On Tuesday, July 1 the New York State Court of Appeals reversed a ruling in Albany district court upholding the city’s application of its newly instituted cyberbullying law in a case involving a teenage boy, and a lewd Facebook page he created involving some of his classmates.
Once identified by police, the teenager was charged with cyberbullying punishable by up to a year in jail, and a $1,000 fine in Albany County. He then moved to dismiss in City Court arguing that the law violated his right to free speech under the First Amendment.
When the motion was denied, he pleaded guilty to one count of the misdemeanor offense, but reserved his right to raise the First Amendment arguments on appeal.
Overbreadth Doctrine & Strict Scrutiny
After the district court upheld the local court’s ruling, the case was granted leave to appeal by the New York State Court of Appeals, the state’s highest court.
In its review, the Court utilized the Overbreadth Doctrine in determining whether the legislative language of the local law over-stepped its boundaries under the First Amendment.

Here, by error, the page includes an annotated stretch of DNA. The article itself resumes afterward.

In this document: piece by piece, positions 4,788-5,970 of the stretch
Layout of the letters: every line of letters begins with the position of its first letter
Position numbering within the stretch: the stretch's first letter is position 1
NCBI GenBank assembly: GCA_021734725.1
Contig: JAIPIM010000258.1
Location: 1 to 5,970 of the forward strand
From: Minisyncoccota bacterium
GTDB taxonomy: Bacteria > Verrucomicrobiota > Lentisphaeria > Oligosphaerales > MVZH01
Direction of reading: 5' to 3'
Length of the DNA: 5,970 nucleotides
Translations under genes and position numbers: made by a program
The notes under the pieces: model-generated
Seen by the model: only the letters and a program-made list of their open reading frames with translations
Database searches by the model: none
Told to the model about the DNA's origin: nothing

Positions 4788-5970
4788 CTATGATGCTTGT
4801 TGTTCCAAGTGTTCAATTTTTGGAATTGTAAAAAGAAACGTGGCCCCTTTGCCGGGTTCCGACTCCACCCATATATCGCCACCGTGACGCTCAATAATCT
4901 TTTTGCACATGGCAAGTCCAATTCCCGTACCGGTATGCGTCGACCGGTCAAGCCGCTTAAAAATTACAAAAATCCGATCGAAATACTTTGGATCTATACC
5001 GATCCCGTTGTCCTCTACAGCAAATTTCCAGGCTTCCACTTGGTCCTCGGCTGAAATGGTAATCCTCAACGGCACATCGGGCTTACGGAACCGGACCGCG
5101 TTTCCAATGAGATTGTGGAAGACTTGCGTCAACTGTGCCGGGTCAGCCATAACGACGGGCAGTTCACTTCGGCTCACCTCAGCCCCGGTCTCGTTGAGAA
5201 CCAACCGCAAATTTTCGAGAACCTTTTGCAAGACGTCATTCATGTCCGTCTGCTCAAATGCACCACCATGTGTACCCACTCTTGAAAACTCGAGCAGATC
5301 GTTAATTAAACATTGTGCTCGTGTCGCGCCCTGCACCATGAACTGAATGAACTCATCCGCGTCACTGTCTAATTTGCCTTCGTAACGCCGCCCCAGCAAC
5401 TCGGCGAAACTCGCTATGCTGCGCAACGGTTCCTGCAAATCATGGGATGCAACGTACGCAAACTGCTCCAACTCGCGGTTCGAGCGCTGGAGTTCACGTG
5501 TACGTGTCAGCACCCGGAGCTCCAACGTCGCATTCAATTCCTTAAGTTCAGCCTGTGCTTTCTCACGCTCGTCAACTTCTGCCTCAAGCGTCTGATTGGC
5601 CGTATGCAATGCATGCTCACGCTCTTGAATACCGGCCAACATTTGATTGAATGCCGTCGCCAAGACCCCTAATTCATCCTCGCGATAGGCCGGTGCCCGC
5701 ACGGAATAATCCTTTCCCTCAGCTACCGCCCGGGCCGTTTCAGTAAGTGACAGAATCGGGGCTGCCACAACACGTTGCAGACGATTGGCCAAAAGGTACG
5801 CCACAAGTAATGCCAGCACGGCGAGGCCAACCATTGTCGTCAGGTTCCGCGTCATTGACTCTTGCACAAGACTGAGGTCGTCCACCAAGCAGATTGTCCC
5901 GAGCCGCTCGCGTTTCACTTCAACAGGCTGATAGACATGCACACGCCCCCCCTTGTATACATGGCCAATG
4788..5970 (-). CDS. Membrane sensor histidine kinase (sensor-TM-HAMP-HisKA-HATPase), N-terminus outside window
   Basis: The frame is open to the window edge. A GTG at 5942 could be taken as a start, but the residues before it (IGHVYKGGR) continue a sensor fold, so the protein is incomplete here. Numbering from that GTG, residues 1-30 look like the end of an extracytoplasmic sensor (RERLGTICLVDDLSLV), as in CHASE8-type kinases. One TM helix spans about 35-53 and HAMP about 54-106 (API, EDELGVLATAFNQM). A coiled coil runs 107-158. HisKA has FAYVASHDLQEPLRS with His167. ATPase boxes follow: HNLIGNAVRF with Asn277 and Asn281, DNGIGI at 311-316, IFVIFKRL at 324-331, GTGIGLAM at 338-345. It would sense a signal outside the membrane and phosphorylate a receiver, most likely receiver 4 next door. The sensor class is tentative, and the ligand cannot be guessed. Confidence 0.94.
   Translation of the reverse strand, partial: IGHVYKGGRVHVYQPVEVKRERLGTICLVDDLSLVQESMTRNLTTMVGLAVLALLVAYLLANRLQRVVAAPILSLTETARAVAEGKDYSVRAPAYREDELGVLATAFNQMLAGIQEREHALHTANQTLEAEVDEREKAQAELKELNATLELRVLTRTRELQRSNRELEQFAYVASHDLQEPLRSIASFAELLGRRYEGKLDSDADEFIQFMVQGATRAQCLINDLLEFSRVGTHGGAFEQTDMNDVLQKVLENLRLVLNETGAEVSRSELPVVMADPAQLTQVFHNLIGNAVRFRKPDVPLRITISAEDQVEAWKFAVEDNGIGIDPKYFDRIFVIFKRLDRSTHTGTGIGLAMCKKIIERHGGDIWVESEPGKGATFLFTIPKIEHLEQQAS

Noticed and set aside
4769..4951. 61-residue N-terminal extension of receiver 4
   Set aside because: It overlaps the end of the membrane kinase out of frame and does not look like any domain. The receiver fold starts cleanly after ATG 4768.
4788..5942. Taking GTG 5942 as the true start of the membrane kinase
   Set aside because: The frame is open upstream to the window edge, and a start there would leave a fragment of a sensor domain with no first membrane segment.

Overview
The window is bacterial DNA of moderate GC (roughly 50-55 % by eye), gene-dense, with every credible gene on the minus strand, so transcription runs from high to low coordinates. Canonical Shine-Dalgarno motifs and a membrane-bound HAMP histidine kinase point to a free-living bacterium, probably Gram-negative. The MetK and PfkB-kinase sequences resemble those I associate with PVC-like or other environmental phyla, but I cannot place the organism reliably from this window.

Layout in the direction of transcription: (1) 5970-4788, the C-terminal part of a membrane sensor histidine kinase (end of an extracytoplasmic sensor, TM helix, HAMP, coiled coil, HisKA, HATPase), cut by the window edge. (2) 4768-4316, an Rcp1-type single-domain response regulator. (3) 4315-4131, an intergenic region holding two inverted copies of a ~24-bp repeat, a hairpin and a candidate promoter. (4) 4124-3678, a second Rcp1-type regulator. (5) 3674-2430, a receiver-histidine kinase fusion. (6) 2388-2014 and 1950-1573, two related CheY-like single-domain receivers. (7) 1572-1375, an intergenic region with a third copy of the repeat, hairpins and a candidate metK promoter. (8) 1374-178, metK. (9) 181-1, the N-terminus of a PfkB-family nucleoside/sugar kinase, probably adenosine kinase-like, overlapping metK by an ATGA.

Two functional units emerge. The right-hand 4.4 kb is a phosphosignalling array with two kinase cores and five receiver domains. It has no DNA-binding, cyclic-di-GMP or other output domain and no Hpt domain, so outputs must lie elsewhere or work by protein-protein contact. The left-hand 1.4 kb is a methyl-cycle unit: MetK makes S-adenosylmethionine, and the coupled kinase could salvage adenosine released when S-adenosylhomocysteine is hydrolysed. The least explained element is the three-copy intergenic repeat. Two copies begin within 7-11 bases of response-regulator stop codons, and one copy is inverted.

In so doing, the Court wrote that:
“Cyberbullying is not conceptually immune from government regulation, so we may assume, for the purposes of this case, that the First Amendment permits the prohibition of cyberbullying directed at children, depending on how that activity is defined […]” And that:
“This type of facial challenge, which is restricted to cases implicating the First Amendment, requires a court to assess the wording of the statute –“without reference to the defendant’s conduct” […]”
In its analysis of the legislative text, the high Court found there to be too many broad references to implicated and protected forms of free speech, and that the law could not survive strict scrutiny under its severability clause because there were too many portions of the legislative text that would need to be stricken.
Judge Graffeo wrote for the majority in its finding that the law is overbroad and constitutionally invalid; and the Court’s decision to reverse the order of County Court and have the accusatory instrument dismissed.
About the author: Justine Flaherty is a freelance writer and editor specializing in web content sine 2008. A lifelong learner, Justine is driven by her curiosity for all things containing a human element, especially education and the law. Connect with her on Google Plus.